2. army judge

    army judge Super Moderator

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    The only way that your record could possibly get better is to try to have the record expunged.

    Contact a local lawyer and see what he or she advises.

    Expunction works differently in each jurisdiction, so speaking with a local lawyer is the best way to proceed.

    No, its isn't a form you complete, so it isn't a DIY project.

    The other option is to seek an executive pardon, through your state's governor.

    You can search for your state's governor and it'll describe how that process works.

    However, your case is probably too new to qualify for a pardon.
     
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  3. Betty3

    Betty3 Super Moderator

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    Michigan:
    A pardon in Michigan relieves the punishment and takes away the existence of guilt. A pardon puts the offender at an innocent status in the eyes of the law as if the person never committed the crime. You can apply for a pardon any time after your sentence is completed.

    A pardon will restore the right to serve on a jury. Firearm privileges may be restored by the concealed weapons licensing board. The board must find convincing evidence that the person is not likely to be dangerous to the safety of other persons.

    Setting aside (expunging) your criminal record means that your prior conviction is set aside. If you have a conviction expunged, you are considered not to have been convicted for most purposes.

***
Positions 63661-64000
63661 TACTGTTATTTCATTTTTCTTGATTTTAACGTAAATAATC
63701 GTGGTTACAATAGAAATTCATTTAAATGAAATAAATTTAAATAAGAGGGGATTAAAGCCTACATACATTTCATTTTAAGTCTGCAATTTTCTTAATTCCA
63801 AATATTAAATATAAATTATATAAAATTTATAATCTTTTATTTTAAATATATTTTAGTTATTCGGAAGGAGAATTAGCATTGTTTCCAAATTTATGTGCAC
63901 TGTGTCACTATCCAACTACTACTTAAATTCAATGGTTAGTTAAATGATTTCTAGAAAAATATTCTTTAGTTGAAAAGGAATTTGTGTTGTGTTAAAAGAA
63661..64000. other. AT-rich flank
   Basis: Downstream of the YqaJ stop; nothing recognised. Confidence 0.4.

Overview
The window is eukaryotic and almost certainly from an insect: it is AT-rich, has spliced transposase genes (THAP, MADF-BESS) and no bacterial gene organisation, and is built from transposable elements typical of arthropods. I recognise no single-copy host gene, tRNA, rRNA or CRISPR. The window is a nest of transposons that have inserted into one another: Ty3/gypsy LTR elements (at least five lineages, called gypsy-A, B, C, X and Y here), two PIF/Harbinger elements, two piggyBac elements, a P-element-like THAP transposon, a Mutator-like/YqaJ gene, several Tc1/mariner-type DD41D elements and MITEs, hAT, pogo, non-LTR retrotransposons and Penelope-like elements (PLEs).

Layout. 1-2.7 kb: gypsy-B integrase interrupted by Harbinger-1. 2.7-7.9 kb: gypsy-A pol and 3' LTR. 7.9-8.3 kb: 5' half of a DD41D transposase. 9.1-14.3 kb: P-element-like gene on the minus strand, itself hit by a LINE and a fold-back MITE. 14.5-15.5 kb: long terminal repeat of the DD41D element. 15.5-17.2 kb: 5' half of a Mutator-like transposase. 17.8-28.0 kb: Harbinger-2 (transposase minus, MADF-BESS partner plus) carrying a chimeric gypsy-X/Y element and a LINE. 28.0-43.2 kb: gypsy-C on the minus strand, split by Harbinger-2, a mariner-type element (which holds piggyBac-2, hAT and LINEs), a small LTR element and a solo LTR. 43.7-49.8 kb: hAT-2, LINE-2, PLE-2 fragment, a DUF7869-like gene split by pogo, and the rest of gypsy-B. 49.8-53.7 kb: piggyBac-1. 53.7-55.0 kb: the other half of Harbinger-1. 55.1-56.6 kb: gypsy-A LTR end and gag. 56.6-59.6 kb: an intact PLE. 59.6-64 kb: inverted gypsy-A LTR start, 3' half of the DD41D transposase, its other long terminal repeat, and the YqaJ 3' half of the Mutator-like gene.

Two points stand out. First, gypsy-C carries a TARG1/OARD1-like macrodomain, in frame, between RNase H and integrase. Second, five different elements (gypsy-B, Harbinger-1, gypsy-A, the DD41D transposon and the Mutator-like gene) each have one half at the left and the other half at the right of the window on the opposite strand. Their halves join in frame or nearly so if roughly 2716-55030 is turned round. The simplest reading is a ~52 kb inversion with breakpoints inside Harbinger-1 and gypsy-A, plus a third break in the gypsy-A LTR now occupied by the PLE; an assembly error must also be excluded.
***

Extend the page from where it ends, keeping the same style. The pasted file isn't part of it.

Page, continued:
After an expungement, you can honestly tell potential employers that you have a clean criminal record.

    Your conviction can only be used for very limited purposes, such as increasing your sentence if you are convicted of a new offense. An expunged conviction is not supposed to appear on your rap sheet.

    A person may apply to have a conviction set aside for any crime except: 1) a conviction of a felony or an attempted felony punishable by life imprisonment; 2) a violation or attempted violation of criminal sexual conduct under MCL 750.520c, MCL 750.520d, or MCL 750.520g; or 3) A TRAFFIC OFFENSE. A person who has had more than one conviction for any offense cannot apply. A person may have only one conviction set aside. A person may apply to have a conviction set aside when 5 years have passed since the date he or she was sentenced for the conviction, as long as he or she was not imprisoned. If the person was imprisoned, he or she may apply to have the conviction set aside when 5 years have passed since being released from the term of imprisonment for that conviction.